- Artist Camouflages Her Human Canvases In NYC Scenescapes: You’ve never seen body art like this. Daily Mail features Trina Merry making people practically disappear in Central Park, in front of the Gugg, and on bridges.
- Domino Sugars Sign Will Be Relocated: NYDN reports that the iconic sign will be taken down this month, but then reinstalled in a different location with a retail space, residential building and school.
- Jewelry That Converts Kinetic Energy into Electricity: Why dig for renewable energy in some far away place when you’re a walking renewable resource? Dezeen covers industrial designer Naomi Kizhner’s line of jewelry that can store energy from your body and turn it into electricity. If you’re wondering how it works: think of a water wheel, but with your blood – eeek.
- A Spin-The-Bottle Bar In, Wait For It, Bushwick – Games that you usually see at a bar: Jenga, Scattegories, Guess Who?, Connect 4. Leave it up to the up-and-coming nabe of Bushwick to have a bar with a spin-the-bottle table. Gawker assures us they also have food; just don’t forget your mints and floss before you pucker up.
- Honeycomb Sleeping Pods For Music Festival-Goers: Wired features B-And-Bee, the winning design for a Belgium competition for sustainable entrepreneurship. Believe it or not, each pod is big enough to fit a king size bed! Where do we sign up?
- There’s No Place Like NYC In The Summer: Summer Fridays, Saturday afternoons laying out in Sheep Meadow, outdoor dining and maybe even an ice cream cone from the Mister Softee truck… DesignTaxi spotlights a slow-motion video of scenes in the city during the dog days of summer.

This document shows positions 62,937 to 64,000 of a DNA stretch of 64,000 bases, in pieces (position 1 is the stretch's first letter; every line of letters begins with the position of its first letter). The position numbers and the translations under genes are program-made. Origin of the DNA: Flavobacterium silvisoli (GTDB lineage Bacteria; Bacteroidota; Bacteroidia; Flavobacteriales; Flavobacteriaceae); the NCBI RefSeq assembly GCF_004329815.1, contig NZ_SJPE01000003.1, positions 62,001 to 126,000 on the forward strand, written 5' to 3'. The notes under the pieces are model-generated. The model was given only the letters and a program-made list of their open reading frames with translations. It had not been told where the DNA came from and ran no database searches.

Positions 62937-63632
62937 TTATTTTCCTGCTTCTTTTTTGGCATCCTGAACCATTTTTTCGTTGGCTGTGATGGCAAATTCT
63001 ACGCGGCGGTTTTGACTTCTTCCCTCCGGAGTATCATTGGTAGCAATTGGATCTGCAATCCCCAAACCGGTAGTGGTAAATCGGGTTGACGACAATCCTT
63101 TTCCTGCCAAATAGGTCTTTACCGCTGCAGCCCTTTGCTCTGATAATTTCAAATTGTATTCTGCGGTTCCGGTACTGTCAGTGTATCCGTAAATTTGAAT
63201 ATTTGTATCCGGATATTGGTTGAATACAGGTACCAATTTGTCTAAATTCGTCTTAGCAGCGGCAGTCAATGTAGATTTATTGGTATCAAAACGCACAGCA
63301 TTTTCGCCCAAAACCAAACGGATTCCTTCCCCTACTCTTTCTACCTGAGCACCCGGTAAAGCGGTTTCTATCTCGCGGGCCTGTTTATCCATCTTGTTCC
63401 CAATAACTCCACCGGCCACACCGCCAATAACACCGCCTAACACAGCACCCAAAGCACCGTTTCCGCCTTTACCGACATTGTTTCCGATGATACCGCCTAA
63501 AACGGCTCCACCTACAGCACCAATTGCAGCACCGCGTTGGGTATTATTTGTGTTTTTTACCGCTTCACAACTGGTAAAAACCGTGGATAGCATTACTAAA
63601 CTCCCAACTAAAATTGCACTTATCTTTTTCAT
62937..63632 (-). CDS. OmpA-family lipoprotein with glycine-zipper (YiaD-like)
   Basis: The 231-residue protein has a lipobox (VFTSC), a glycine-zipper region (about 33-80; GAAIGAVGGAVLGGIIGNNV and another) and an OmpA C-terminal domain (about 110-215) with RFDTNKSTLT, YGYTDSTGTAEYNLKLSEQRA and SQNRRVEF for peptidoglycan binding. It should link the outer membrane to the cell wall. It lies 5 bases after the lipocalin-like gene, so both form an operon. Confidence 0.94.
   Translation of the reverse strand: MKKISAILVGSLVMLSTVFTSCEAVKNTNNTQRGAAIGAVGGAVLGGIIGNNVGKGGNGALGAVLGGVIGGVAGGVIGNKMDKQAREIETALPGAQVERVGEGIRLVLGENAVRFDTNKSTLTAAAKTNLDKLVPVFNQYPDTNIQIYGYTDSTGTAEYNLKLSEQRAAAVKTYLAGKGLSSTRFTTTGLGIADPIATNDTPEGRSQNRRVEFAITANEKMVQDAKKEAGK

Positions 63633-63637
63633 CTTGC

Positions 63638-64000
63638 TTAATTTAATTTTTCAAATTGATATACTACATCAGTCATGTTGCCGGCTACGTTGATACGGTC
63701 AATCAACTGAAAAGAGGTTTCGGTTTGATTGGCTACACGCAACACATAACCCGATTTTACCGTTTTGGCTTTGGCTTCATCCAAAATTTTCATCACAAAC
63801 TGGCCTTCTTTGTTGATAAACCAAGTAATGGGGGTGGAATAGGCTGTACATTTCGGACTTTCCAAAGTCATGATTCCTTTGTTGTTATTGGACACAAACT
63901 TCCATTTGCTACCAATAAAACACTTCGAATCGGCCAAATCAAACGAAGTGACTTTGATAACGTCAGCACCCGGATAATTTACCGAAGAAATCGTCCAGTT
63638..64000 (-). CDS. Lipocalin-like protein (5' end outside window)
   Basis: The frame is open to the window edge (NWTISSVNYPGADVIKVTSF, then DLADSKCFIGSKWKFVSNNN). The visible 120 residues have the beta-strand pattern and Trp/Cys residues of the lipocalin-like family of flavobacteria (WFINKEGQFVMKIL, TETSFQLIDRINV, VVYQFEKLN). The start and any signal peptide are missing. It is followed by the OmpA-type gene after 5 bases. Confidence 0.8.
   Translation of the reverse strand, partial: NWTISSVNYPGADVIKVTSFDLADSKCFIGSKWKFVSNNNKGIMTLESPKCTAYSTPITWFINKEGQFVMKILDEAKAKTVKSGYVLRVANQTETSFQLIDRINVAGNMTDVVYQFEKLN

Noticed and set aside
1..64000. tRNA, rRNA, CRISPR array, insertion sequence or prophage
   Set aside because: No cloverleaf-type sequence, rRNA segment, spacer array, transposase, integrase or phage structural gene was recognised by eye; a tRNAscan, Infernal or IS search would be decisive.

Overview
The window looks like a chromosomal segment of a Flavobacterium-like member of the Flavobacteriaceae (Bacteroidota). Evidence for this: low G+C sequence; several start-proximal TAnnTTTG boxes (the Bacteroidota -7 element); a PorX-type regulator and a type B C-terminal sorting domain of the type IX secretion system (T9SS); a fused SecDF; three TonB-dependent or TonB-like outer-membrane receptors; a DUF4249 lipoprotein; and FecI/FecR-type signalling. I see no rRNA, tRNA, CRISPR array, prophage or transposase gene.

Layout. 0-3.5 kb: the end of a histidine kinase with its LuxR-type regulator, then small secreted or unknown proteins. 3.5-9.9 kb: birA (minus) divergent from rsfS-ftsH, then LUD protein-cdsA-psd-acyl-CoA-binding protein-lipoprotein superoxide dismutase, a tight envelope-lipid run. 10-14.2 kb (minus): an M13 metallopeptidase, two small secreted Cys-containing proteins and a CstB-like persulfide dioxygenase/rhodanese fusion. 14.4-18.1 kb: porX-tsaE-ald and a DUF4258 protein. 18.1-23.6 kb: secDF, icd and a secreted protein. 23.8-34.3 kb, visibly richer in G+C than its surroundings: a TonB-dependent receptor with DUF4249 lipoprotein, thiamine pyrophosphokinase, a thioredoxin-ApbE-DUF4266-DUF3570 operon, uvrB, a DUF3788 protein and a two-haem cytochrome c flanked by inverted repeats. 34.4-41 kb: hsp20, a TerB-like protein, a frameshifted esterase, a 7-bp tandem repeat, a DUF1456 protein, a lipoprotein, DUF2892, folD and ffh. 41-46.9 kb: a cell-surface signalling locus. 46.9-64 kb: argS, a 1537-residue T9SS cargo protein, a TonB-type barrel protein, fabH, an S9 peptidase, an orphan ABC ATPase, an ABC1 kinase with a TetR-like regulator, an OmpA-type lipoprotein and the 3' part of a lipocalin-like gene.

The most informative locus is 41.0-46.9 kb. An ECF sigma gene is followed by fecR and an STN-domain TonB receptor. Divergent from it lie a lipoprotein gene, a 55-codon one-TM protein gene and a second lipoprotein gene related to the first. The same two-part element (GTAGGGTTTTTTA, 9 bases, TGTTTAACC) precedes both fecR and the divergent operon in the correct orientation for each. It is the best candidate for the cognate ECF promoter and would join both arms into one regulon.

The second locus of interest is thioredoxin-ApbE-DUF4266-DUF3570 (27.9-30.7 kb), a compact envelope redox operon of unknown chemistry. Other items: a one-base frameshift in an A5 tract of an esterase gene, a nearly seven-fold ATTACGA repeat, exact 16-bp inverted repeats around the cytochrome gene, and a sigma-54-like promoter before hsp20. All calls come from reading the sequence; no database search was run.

- ‘Hug’ Tracks How Much Water You’re Drinking: Because #firstworldproblems, TechCrunch reports on the device and smartphone app that helps you stay hydrated. If only it told you how many people go without fresh, clean water every day too…
- Going Back To The Basics of Design: Lifehacker reminds us that design is part of everyday life. Use these three basics from design 101 to help improve your photography, interior design and writing skills.
Images: Achilles Heel’s B-And-Bee courtesy of Wired (left); “Streets – New York City” by Tim Sessler courtesy of DesignTaxi
Daily Link Fix: Stay Active and Keep Your Phone Charged with Cycling Bike; Spray Can Cake Batter (Yes, Really), Mon, August 4, 2014
- Iron Man Suits Make A Debut In South Korean Shipyards: Super strength suits are no longer just for those Marvel films. New Scientist reports that engineers in South Korea have built an exoskeleton that shipyard workers can use to lift up to 66 pounds.
- Cycle While You Work: Because standing desks are boring and treadmill desks are an eyesore. FastCo.Design highlights WeWatt’s cycling desk that helps you stay fit, improves work ethic, and charges your smartphone!
- Yummy Cake…From A Spray Can: Solving the real problems of life, two Harvard students have created a sprayable, microwaveable cake batter for easy baking without the mess. One of the students revealed to the Washington Post that ultimately they want an “organic and kosher certified” product. We’re not exactly sure if you can get that from “food” in a can.
- No Longer Able To Keep Up With The Joneses: The hard truth is that poverty exists and is growing in the suburbs. Slate reports that high poverty started to become more concentrated in suburban neighborhoods since the early 2000s.
Images: Left – Cycling Desk from WeWatt’s Facebook page; right – Spray Cake courtesy of John McCallum and Brooke Nowakowski for the Washington Post
On an average workday in New York, over 3.9 million people crowd onto the tiny island of Manhattan. That’s a lot of behinds needing a seat, and the city provides plenty of those in the form of benches. But not all benches are created equal. There are gems hidden in every borough – beautiful, funky, unique slabs for you to sit on this summer.